South Africa

Maverick Life, South Africa

Two weeks until Africa runs out of leading anti-venom

Two weeks until Africa runs out of leading anti-venom

Lots of people get bitten by snakes in Africa. If they reach medical help in time, many are treated with Fav-Afrique – an all-purpose anti-venom that can counteract bites from 10 of the continent’s most dangerous snakes. But all remaining stocks of FAV-Afrique will expire at the end of June, and no one is making any new supplies. By SIMON ALLISON.

On all medication, there’s a little date stamped on to the product somewhere that tells you when it will expire. Unlike the “best before” on a carton of milk, this is not a date that medical professionals – nor their patients – can afford to ignore.

The expiry date for all remaining stocks of Fav-Afrique, an anti-venom, is at the end of June. From next month, doctors on the continent will no longer be able to use the most effective treatment for bites from some of Africa’s most dangerous snakes. To make matters worse, there will be no new supplies for at least another two years.

Snakebites are a problem all over the world, with about 5-million people being bitten annually. But it’s a particular problem in Africa, which hosts especially poisonous species, and about 30,000 Africans are estimated to die from snakebites every year. Without Fav-Afrique, that number is expected to rise.

A case in point: Nyajinma, a six-year old girl from South Sudan, was bitten by a snake one night as she was sleeping. Her mother carried her for an hour-and-a-half to the nearest health centre, but they didn’t have any anti-venom. So Nyajinma was referred to a Doctors Without Borders (MSF) facility in the nearest town, Agok. When she got there, she was quickly given two doses of Fav-Afrique. She survived.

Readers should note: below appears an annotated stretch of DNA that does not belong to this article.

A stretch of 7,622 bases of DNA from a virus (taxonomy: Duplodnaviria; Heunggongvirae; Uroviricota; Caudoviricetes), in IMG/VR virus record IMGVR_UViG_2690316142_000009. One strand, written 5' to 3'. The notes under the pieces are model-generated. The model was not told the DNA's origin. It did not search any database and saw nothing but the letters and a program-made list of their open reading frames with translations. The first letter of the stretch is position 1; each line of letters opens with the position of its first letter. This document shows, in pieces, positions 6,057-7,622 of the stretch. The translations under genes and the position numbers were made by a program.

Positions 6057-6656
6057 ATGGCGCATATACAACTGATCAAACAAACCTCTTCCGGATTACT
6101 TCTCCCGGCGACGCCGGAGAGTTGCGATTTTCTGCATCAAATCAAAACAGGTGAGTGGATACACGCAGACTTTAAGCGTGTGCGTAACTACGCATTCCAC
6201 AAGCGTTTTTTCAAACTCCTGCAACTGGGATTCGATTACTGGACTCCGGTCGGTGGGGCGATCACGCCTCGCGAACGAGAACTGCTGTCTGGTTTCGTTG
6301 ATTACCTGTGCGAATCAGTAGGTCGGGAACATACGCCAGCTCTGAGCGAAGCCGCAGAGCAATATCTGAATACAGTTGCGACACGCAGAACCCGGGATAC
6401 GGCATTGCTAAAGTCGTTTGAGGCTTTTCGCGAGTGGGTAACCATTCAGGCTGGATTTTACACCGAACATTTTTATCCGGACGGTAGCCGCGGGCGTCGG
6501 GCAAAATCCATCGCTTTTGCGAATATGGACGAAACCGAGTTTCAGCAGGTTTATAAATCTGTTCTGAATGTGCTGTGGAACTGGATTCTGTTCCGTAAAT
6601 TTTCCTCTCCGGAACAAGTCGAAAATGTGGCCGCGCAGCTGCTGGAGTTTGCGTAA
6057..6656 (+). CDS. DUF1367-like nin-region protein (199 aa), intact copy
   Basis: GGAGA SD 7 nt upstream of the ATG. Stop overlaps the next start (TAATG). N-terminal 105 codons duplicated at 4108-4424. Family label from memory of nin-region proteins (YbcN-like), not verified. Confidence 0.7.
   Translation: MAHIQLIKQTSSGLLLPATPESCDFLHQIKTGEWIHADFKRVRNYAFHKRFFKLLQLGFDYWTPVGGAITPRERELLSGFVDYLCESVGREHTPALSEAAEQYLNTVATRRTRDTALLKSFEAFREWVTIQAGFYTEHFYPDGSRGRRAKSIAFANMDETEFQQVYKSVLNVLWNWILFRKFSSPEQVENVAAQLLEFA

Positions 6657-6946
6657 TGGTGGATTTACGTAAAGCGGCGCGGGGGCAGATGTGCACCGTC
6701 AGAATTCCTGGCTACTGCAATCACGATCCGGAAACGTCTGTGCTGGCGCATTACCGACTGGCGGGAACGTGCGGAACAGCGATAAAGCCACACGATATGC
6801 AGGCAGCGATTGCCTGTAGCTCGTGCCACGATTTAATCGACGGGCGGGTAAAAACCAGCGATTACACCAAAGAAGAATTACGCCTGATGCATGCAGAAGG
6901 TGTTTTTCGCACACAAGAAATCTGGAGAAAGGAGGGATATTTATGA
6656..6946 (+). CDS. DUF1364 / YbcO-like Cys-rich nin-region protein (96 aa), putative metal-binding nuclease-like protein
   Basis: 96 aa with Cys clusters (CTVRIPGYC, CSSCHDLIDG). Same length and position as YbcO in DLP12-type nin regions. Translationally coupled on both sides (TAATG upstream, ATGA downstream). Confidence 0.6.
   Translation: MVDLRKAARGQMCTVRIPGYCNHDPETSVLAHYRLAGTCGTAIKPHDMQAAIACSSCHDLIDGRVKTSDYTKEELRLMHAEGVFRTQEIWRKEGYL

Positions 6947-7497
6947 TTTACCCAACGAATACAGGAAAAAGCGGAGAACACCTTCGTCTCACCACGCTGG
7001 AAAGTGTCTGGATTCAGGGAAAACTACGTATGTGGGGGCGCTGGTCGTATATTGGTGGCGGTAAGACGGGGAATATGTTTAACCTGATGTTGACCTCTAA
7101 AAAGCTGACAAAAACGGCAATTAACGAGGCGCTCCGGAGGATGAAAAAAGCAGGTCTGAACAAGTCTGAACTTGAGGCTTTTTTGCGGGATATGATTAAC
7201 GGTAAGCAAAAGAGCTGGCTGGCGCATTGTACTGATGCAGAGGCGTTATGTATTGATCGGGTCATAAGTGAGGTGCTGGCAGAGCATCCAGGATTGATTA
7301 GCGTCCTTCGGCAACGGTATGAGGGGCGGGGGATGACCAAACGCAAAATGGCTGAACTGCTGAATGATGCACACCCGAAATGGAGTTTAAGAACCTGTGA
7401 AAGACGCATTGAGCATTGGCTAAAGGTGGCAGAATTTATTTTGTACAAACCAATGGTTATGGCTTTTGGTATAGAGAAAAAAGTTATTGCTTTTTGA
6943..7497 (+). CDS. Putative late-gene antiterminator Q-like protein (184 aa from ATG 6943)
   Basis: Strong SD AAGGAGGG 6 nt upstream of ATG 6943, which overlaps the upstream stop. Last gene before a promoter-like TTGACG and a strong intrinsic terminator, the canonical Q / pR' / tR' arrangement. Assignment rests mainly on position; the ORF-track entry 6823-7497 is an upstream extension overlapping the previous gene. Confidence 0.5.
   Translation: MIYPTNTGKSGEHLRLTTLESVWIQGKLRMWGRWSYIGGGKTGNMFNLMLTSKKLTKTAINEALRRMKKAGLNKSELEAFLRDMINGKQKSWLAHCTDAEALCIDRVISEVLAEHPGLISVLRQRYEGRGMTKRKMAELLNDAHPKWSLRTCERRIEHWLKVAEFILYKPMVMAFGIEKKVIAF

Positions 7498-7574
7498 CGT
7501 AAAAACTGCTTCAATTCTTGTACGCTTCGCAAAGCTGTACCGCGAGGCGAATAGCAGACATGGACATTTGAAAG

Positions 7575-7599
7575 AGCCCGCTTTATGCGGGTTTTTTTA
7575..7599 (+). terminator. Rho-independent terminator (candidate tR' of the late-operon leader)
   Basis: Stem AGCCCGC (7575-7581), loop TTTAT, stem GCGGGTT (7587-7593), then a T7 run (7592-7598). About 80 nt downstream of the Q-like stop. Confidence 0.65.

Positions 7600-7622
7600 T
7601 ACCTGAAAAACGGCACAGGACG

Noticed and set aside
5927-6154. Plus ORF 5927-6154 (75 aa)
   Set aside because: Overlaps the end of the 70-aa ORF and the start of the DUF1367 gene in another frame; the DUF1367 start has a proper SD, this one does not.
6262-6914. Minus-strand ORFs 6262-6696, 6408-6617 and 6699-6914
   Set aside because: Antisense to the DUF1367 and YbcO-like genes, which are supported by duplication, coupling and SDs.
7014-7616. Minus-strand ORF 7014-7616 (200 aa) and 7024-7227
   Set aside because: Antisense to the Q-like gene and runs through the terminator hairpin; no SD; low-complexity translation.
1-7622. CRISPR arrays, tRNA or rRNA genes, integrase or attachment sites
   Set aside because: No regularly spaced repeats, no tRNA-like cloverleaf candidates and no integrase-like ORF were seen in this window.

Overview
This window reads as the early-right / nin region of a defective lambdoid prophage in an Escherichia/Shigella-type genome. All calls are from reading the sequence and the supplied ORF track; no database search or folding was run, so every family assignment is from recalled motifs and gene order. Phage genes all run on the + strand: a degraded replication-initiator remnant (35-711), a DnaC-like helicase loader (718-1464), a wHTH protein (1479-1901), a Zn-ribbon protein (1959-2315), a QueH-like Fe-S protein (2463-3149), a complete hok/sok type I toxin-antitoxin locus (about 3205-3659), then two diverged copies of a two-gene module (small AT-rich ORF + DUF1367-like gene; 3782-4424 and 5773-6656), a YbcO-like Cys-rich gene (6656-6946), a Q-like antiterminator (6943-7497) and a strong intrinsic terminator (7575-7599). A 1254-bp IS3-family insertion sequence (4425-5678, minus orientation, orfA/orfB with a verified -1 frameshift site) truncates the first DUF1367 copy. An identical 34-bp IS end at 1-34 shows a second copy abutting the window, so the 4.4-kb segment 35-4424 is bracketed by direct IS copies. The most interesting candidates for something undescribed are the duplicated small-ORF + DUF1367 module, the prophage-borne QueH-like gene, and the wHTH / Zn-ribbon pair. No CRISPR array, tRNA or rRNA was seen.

Although other anti-venoms exist, Fav-Afrique is special because it can treat so many different types of snakebites, including those from carpet vipers, spitting cobras and puff adders. Unlike other anti-venoms, it has a proven safety and effectiveness record all over sub-Saharan Africa.

We will have to use two different anti-venoms as an interim solution,” said Christine Jamet, MSF programme manager for South Sudan. “Treating patients will become much more complex, as the alternative anti-venoms don’t cover the same wide range of snake species as Fav-Afrique. This is a problem as victims rarely know the specific type of snake which bit them. Now we will have to treat them according to the symptoms. We are unsure what impact this will have on our patients, but today we have no other choice.”

The story of how Africa ran out of Fav-Afrique is a sorry one. The drug is manufactured by a French pharmaceutical company called Sanofi Pasteur, but they decided in 2010 that the product was no longer financially viable. Instead, they decided to concentrate their resources on a far more profitable rabies vaccine, producing the very last batch of Fav-Afrique in 2014. The company argues that when they made this decision, many governments were buying generic anti-venoms from India – not realising that they were not as effective as Fav-Afrique.

Nonetheless, the company was slow to sell Fav-Afrique’s formula to another company, and hadn’t by the time they stopped producing in 2014. They still haven’t.

Sanofi Pasteur regrets the worldwide situation with respect to the supply of anti-venom immunoglobulins and is studying options that would enable the transfer of know-how to other biologicals producers who would be willing to take over the production,” the company said in a recent statement.

Given that it takes at least two years to produce the anti-venom – a laborious process that involves injecting snake venom into horses, and then harvesting their antibodies – this guarantees at least a two-year gap in availability.

As Daily Maverick asked last year, when we raised this issue: “That’s all well and good from the perspective of Sanofi’s shareholders, but it illustrates a few glaring holes in the global public health system. Why has it taken so long for Sanofi to sell on its intellectual property, given that it decided to halt production five years ago? Why did no one anticipate the gap in production? Whose responsibility is it to ensure that someone, somewhere, is producing an anti-venom that works?”

These questions remain unanswered. It’s clear, however, that the international health system has failed Africa once again. DM

Photo: Dendroaspis polylepis – the Black Mamba, by Dick Culbert via Flickr


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